Individual partners in a business venture are referred to as “Partners,” and the association they form is known as a “Firm”. A Partnership Firm is formed when all the partners mutually agree to come together and establish a business with the same goal. The terms and conditions mutually agreed upon are documented in the Partnership agreement and are signed by all the partners of the firm. It is this agreement that forms the basis of the constitution of the Partnership Firm.
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According to the Indian Partnership Act of 1932, “Partnership is the relation between persons who have agreed to share the profits of a business carried on by all or any of them acting for all”. The act also mentions all the fundamental components of a partnership that are necessary for its formation, including the Partnership Deed or Agreement. By means of this blog, let us find out what these fundamental components are.
Definition of Partnership
The Indian Partnership Act 1932 governs partnership businesses in India. The act defines a Partnership under Section 4 as ” the relationship between people who have decided to split the earnings of a firm operated by all or any of them acting for all”.
According to the aforementioned definition, a partnership is made up of five components:
- A contract or deed
- Two or more individuals
- Mutual agreement on the contract
- Shared profits and liabilities
- Mutual Agency in Partnership
The 5 Essential Elements of a Partnership Firm
A partnership requires each of the five aforementioned components for its existence. We have discussed each of these components in detail below.
A contract between partners is the foundation of a partnership. It is the documented version of all the terms and conditions that the partners have agreed upon. It contains all the basic details of the partnership firm including its name, location, the names, rights, and obligations of the partners, their profit, loss, and capital sharing ratios.
A valid partnership agreement shall be signed by all partners in the presence of a notary. Additionally, the notary is also required to stamp the document under the seal of the government. The existence of a firm depends on the existence of the Partnership Agreement, in the absence of which the firm shall be declared null and void.
A partnership cannot have more than 20 partners
Since a partnership is the product of a contract, a minimum of two individuals are required to establish it. Although the Indian Partnership Act, 1932 makes no reference to the maximum number of partners in a partnership firm, a partnership with more than ten partners for banking business and more than 20 partners for any other business is deemed illegal.
A partnership firm cannot enter into a partnership agreement with another partnership firm or individual because it is not recognised as a legal person or distinct legal entity from that of its partners.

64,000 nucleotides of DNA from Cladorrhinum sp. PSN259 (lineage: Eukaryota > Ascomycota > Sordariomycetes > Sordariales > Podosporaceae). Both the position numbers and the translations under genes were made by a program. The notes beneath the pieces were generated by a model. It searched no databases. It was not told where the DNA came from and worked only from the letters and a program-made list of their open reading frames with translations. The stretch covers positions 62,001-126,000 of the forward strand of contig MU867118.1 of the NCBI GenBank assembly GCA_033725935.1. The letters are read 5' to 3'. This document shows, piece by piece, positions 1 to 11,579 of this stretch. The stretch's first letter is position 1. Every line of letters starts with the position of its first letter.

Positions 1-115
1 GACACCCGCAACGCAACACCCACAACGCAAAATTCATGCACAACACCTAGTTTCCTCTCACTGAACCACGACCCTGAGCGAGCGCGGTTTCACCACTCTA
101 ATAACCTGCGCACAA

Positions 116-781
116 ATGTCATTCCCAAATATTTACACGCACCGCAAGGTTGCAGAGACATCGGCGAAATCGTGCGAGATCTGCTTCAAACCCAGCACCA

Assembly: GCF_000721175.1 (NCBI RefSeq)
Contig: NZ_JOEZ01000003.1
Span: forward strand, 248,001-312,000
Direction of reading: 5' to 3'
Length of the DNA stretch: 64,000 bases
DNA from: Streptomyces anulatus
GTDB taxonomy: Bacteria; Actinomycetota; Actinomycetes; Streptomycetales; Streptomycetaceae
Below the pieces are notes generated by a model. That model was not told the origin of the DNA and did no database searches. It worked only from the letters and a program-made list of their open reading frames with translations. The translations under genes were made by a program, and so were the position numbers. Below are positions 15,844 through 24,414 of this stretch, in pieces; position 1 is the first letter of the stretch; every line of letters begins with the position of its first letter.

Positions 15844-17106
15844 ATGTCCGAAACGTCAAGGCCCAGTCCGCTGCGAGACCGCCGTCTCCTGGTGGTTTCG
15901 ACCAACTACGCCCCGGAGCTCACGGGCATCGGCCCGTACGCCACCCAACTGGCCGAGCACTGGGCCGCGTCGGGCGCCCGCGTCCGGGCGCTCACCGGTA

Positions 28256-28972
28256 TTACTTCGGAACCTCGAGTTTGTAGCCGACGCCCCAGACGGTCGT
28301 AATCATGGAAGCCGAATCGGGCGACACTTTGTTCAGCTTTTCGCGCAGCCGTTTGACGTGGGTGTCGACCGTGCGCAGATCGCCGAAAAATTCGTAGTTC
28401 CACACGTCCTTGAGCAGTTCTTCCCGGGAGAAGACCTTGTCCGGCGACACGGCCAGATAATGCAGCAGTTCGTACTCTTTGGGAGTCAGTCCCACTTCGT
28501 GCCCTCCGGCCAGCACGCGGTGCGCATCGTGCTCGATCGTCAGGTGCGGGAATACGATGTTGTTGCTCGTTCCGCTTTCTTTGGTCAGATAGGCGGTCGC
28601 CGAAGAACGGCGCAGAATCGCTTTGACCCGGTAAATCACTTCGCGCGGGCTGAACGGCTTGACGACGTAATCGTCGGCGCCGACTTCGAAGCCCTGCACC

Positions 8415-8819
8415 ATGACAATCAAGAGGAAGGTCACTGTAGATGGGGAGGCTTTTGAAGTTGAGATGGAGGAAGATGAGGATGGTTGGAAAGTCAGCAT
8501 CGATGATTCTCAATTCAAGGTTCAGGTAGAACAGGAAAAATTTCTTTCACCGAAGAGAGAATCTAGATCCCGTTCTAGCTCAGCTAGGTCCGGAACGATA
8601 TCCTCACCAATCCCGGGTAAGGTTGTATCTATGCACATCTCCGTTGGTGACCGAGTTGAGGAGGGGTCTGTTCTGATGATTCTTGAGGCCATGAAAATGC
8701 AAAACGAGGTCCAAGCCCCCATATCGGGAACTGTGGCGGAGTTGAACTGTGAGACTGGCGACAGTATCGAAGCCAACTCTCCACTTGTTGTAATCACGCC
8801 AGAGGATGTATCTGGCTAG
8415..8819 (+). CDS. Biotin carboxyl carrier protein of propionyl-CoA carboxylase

Mutual Agreement on the Contract
The parties’ agreement to run a firm is the third component for a partnership. Every trade, occupation, and profession can be qualified as “business” as long as it earns profits and revenues.Therefore, a non-profit business with the goal to carry out some philanthropic work cannot be qualified as a partnership firm.
Similarly, a group of people may agree to divide the income from a certain property or the bulk purchases of commodities among themselves. Such mutual arrangements cannot be termed as partnership and the people involved cannot be termed as partners, because neither a business is being operated nor revenues or profits are being earned.
This is the most crucial component of a partnership and ensures that the agreement to do business must have its goal as the distribution of profits among all its partners. As a result, there would be no partnership in cases where the business is run solely for charitable purposes and not for profit, or if only one person is entitled to the entire share of the company’s profits. Hence, it is essential that the partners share or distribute the profits among themselves in a Partnership Firm.
The partners are free to decide how they want to divide the profits among themselves. It is not necessary for partners to agree to split losses in order to form a partnership. It is also for one or more partners to decide the share of losses and liabilities that each of them would bear.
Additionally, the partnership agreement should explicitly define how the profits and losses will be divided. The requirements of the Partnership Act, 1932, which say that the profits/losses should be allocated equally among all partners, would apply only if the ratios are not exclusively mentioned in the partnership agreement.
However, it should be remembered that even while a partner is not permitted to partake in a company’s losses, his liability to third parties remains uncapped. A new type of partnership, known as Limited Liability Partnerships, has been developed in India in the event that the partners wish to restrict their liability to third parties. The partners’ responsibility to outsiders in a limited liability partnership is constrained.
Mutual Agency In a Partnership
According to the fifth essential component of the definition of a partnership, there must be a mutual agency between all of the partners or any one or more of them acting on their behalf. Each partner, therefore, shall be a principal and an agent for himself and all the other partners, meaning that the actions of each partner shall be binding on every other partner. The mutual agency component is crucial because it gives each partner the ability to conduct the business on behalf of other partners.
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